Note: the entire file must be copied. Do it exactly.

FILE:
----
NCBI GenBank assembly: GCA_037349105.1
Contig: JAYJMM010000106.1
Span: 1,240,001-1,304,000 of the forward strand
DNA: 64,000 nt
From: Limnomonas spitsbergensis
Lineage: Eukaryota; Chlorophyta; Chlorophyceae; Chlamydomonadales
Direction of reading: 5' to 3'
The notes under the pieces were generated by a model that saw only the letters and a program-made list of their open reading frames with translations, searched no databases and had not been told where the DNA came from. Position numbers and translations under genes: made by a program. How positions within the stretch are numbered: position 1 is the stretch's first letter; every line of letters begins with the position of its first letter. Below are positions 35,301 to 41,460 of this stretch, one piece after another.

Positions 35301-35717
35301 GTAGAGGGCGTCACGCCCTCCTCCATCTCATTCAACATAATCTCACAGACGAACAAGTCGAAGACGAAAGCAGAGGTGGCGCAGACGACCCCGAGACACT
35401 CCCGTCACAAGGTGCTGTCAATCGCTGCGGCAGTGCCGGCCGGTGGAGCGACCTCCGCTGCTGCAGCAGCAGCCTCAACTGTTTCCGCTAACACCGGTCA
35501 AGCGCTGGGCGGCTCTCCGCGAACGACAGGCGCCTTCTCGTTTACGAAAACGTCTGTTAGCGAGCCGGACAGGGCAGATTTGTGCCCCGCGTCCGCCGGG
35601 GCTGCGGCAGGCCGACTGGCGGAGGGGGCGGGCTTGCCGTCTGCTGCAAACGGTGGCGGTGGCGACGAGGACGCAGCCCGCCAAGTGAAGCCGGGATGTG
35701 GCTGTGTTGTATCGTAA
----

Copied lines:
NCBI GenBank assembly: GCA_037349105.1
Contig: JAYJMM010000106.1
Span: 1,240,001-1,304,000 of the forward strand
DNA: 64,000 nt
From: Limnomonas spitsbergensis
Lineage: Eukaryota; Chlorophyta; Chlorophyceae; Chlamydomonadales
Direction of reading: 5' to 3'
The notes under the pieces were generated by a model that saw only the letters and a program-made list of their open reading frames with translations, searched no databases and had not been told where the DNA came from. Position numbers and translations under genes: made by a program. How positions within the stretch are numbered: position 1 is the stretch's first letter; every line of letters begins with the position of its first letter. Below are positions 35,301 to 41,460 of this stretch, one piece after another.

Positions 35301-35717
35301 GTAGAGGGCGTCACGCCCTCCTCCATCTCATTCAACATAATCTCACAGACGAACAAGTCGAAGACGAAAGCAGAGGTGGCGCAGACGACCCCGAGACACT
35401 CCCGTCACAAGGTGCTGTCAATCGCTGCGGCAGTGCCGGCCGGTGGAGCGACCTCCGCTGCTGCAGCAGCAGCCTCAACTGTTTCCGCTAACACCGGTCA
35501 AGCGCTGGGCGGCTCTCCGCGAACGACAGGCGCCTTCTCGTTTACGAAAACGTCTGTTAGCGAGCCGGACAGGGCAGATTTGTGCCCCGCGTCCGCCGGG
35601 GCTGCGGCAGGCCGACTGGCGGAGGGGGCGGGCTTGCCGTCTGCTGCAAACGGTGGCGGTGGCGACGAGGACGCAGCCCGCCAAGTGAAGCCGGGATGTG
35701 GCTGTGTTGTATCGTAA